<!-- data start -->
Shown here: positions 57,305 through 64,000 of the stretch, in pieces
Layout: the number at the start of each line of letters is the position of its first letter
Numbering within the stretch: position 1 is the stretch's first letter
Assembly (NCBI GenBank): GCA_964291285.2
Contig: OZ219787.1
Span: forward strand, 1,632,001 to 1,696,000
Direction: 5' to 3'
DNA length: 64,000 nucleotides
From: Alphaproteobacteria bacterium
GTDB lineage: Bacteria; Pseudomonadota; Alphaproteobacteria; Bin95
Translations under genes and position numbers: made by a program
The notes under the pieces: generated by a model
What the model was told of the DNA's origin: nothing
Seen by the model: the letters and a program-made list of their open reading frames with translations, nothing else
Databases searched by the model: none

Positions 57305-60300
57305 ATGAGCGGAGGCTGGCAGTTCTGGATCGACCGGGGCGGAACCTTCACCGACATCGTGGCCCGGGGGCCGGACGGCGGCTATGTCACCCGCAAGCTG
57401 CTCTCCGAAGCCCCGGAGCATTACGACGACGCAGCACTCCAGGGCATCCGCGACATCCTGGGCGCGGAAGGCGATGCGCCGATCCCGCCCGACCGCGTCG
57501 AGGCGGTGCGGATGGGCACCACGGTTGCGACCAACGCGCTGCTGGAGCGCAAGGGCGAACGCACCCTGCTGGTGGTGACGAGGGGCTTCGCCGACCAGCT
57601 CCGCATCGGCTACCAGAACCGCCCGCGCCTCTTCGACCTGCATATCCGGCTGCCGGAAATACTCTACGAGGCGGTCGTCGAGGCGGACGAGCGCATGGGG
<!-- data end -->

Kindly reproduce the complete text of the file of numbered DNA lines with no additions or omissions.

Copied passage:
Shown here: positions 57,305 through 64,000 of the stretch, in pieces
Layout: the number at the start of each line of letters is the position of its first letter
Numbering within the stretch: position 1 is the stretch's first letter
Assembly (NCBI GenBank): GCA_964291285.2
Contig: OZ219787.1
Span: forward strand, 1,632,001 to 1,696,000
Direction: 5' to 3'
DNA length: 64,000 nucleotides
From: Alphaproteobacteria bacterium
GTDB lineage: Bacteria; Pseudomonadota; Alphaproteobacteria; Bin95
Translations under genes and position numbers: made by a program
The notes under the pieces: generated by a model
What the model was told of the DNA's origin: nothing
Seen by the model: the letters and a program-made list of their open reading frames with translations, nothing else
Databases searched by the model: none

Positions 57305-60300
57305 ATGAGCGGAGGCTGGCAGTTCTGGATCGACCGGGGCGGAACCTTCACCGACATCGTGGCCCGGGGGCCGGACGGCGGCTATGTCACCCGCAAGCTG
57401 CTCTCCGAAGCCCCGGAGCATTACGACGACGCAGCACTCCAGGGCATCCGCGACATCCTGGGCGCGGAAGGCGATGCGCCGATCCCGCCCGACCGCGTCG
57501 AGGCGGTGCGGATGGGCACCACGGTTGCGACCAACGCGCTGCTGGAGCGCAAGGGCGAACGCACCCTGCTGGTGGTGACGAGGGGCTTCGCCGACCAGCT
57601 CCGCATCGGCTACCAGAACCGCCCGCGCCTCTTCGACCTGCATATCCGGCTGCCGGAAATACTCTACGAGGCGGTCGTCGAGGCGGACGAGCGCATGGGG